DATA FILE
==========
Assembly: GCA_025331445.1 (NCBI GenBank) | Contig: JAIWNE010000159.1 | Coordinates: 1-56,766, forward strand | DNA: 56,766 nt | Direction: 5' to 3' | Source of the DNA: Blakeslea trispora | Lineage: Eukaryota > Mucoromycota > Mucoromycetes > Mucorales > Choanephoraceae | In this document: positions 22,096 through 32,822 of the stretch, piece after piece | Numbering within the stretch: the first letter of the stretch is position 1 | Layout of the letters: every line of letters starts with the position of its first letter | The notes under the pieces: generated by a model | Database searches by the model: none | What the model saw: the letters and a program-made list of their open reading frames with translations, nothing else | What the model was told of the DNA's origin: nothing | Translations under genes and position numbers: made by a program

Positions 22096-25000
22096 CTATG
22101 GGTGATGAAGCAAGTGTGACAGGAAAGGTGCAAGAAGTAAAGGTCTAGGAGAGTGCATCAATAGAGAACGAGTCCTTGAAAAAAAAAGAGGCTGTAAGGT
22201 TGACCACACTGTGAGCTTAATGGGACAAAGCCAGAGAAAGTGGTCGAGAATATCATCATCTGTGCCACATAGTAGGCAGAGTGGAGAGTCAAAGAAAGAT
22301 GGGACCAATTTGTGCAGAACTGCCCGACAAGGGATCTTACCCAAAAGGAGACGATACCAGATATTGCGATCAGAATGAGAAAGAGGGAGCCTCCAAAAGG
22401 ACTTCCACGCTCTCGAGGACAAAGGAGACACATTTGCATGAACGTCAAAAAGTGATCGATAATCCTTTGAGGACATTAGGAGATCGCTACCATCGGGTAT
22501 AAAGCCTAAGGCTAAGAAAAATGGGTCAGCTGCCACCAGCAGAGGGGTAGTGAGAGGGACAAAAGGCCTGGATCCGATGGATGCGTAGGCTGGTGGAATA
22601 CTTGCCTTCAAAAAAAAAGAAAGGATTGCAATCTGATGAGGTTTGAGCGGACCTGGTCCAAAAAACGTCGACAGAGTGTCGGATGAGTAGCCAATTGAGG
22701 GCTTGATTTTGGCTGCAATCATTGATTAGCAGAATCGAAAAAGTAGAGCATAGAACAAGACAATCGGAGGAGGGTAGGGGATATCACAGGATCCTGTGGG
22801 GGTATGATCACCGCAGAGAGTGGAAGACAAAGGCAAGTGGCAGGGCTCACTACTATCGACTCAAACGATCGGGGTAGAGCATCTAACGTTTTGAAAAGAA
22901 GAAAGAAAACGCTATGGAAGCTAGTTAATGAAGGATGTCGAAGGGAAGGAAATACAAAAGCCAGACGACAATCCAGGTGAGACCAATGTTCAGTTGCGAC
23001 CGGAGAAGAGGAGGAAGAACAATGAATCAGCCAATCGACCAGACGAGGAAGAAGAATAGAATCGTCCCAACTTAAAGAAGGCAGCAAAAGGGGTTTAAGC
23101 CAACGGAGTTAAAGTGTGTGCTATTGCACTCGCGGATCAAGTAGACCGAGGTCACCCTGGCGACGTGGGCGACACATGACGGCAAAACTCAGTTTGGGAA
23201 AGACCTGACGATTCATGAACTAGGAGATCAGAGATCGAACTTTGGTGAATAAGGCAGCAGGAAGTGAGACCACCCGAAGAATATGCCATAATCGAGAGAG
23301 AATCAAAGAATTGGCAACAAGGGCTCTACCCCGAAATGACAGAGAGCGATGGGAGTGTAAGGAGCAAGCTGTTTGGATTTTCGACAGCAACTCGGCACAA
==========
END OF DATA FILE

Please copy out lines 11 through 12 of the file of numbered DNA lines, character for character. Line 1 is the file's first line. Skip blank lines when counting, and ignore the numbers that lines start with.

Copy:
22801 GGTATGATCACCGCAGAGAGTGGAAGACAAAGGCAAGTGGCAGGGCTCACTACTATCGACTCAAACGATCGGGGTAGAGCATCTAACGTTTTGAAAAGAA
22901 GAAAGAAAACGCTATGGAAGCTAGTTAATGAAGGATGTCGAAGGGAAGGAAATACAAAAGCCAGACGACAATCCAGGTGAGACCAATGTTCAGTTGCGAC